The 3-month readmission rate remains unacceptably high in a large North American cohort of patients with cirrhosis

North American Consortium for the Study of End-Stage Liver Disease

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Abstract

In smaller single-center studies, patients with cirrhosis are at a high readmission risk, but a multicenter perspective study is lacking. We evaluated the determinants of 3-month readmissions among inpatients with cirrhosis using the prospective 14-center North American Consortium for the Study of End-Stage Liver Disease cohort. Patients with cirrhosis hospitalized for nonelective indications provided consent and were followed for 3 months postdischarge. The number of 3-month readmissions and their determinants on index admission and discharge were calculated. We used multivariable logistic regression for all readmissions and for hepatic encephalopathy (HE), renal/metabolic, and infection-related readmissions. A score was developed using admission/discharge variables for the total sample, which was validated on a random half of the total population. Of the 1353 patients enrolled, 1177 were eligible on discharge and 1013 had 3-month outcomes. Readmissions occurred in 53% (n = 535; 316 with one, 219 with two or more), with consistent rates across sites. The leading causes were liver-related (n = 333; HE, renal/metabolic, and infections). Patients with cirrhosis and with worse Model for End-Stage Liver Disease score or diabetes, those taking prophylactic antibiotics, and those with prior HE were more likely to be readmitted. The admission model included Model for End-Stage Liver Disease and diabetes (c-statistic = 0.64, after split-validation 0.65). The discharge model included Model for End-Stage Liver Disease, proton pump inhibitor use, and lower length of stay (c-statistic = 0.65, after split-validation 0.70). Thirty percent of readmissions could not be predicted. Patients with liver-related readmissions consistently had index-stay nosocomial infections as a predictor for HE, renal/metabolic, and infection-associated readmissions (odds ratio = 1.9-3.0). Conclusions: Three-month readmissions occurred in about half of discharged patients with cirrhosis, which were associated with cirrhosis severity, diabetes, and nosocomial infections; close monitoring of patients with advanced cirrhosis and prevention of nosocomial infections could reduce this burden. (Hepatology 2016;64:200–208).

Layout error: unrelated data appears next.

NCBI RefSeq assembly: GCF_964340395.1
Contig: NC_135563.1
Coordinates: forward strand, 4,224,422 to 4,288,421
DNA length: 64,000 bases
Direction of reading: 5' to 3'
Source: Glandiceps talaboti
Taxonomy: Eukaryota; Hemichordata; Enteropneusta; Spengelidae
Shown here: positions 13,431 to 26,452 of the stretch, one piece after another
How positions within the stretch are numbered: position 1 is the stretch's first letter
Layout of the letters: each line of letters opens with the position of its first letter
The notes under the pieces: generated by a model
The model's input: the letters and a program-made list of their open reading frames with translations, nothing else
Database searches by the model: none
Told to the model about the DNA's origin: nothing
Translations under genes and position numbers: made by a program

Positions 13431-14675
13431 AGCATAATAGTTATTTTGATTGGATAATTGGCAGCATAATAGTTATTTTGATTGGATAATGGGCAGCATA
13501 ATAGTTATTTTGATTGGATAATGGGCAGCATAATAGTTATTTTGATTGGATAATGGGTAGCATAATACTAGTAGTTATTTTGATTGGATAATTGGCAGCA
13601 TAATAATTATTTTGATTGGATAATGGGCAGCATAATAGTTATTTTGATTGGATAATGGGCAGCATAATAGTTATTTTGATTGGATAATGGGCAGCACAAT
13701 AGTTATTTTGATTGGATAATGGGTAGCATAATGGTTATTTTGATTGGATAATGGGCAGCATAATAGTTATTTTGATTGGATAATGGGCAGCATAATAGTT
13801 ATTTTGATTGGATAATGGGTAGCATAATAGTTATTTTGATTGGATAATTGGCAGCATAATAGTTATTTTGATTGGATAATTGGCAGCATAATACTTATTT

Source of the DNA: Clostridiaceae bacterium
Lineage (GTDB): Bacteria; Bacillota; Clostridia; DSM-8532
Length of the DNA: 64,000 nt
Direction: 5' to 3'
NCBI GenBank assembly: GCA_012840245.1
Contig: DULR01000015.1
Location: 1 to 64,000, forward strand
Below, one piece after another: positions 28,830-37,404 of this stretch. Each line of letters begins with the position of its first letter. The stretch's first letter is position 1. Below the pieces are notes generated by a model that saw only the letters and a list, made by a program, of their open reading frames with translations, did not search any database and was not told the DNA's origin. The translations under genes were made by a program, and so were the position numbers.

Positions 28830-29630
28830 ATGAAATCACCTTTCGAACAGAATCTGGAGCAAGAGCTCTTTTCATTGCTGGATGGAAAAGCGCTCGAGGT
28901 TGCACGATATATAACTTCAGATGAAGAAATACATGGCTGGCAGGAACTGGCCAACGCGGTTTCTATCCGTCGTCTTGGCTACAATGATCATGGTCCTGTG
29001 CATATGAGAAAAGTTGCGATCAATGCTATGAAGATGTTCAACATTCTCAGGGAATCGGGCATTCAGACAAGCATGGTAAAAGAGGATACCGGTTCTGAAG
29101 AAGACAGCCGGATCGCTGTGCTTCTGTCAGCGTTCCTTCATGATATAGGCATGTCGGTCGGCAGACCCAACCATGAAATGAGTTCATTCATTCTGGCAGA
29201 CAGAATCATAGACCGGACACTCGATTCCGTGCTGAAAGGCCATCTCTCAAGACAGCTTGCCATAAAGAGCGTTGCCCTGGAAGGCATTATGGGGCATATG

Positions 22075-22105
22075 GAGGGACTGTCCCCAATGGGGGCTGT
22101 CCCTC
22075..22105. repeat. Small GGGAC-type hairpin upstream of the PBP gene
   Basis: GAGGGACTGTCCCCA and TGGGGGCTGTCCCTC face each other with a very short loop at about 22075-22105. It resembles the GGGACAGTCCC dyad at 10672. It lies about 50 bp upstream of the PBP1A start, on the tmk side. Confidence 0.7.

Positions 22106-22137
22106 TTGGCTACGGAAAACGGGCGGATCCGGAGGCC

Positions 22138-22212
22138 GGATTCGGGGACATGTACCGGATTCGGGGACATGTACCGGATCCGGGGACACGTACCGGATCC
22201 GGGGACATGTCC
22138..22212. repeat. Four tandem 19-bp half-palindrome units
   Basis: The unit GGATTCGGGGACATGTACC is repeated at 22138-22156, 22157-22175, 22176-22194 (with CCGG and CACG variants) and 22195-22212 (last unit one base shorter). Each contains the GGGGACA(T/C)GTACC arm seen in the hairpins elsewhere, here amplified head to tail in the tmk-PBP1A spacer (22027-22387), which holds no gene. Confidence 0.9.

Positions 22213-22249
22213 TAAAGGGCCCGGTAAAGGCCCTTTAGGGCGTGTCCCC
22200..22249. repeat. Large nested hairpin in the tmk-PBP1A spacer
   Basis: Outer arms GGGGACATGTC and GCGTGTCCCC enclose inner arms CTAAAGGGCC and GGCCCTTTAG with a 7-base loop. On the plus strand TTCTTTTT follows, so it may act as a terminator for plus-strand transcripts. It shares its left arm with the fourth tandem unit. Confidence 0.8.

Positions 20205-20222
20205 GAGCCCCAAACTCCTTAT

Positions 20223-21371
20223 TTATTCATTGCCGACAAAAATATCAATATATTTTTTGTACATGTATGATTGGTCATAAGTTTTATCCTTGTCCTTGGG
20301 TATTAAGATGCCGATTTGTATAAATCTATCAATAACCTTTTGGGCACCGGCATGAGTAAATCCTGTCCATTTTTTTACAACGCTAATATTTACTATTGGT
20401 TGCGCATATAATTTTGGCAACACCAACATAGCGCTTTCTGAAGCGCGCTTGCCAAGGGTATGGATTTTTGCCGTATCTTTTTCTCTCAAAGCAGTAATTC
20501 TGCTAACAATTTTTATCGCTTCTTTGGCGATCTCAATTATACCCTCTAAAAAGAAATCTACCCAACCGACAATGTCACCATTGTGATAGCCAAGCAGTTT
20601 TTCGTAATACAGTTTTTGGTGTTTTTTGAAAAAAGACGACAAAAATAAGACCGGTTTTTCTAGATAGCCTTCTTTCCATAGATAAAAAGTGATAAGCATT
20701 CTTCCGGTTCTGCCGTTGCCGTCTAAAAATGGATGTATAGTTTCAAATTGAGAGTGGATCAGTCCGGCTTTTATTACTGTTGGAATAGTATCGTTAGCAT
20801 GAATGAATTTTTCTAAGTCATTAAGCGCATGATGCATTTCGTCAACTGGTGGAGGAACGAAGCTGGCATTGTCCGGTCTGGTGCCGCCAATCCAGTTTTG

Original languageEnglish (US)
Pages (from-to)200-208
Number of pages9
JournalHepatology
Volume64
Issue number1
DOIs
StatePublished - Jul 1 2016

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Fibrosis
End Stage Liver Disease
Hepatic Encephalopathy
Cross Infection
Kidney
Infection
Proton Pump Inhibitors
Liver
Physiologic Monitoring
Gastroenterology
Multicenter Studies
Inpatients
Length of Stay
Logistic Models
Odds Ratio
Anti-Bacterial Agents
Population

ASJC Scopus subject areas

  • Medicine(all)
  • Hepatology

Cite this

The 3-month readmission rate remains unacceptably high in a large North American cohort of patients with cirrhosis. / North American Consortium for the Study of End-Stage Liver Disease.

In: Hepatology, Vol. 64, No. 1, 01.07.2016, p. 200-208.

Research output: Contribution to journalArticle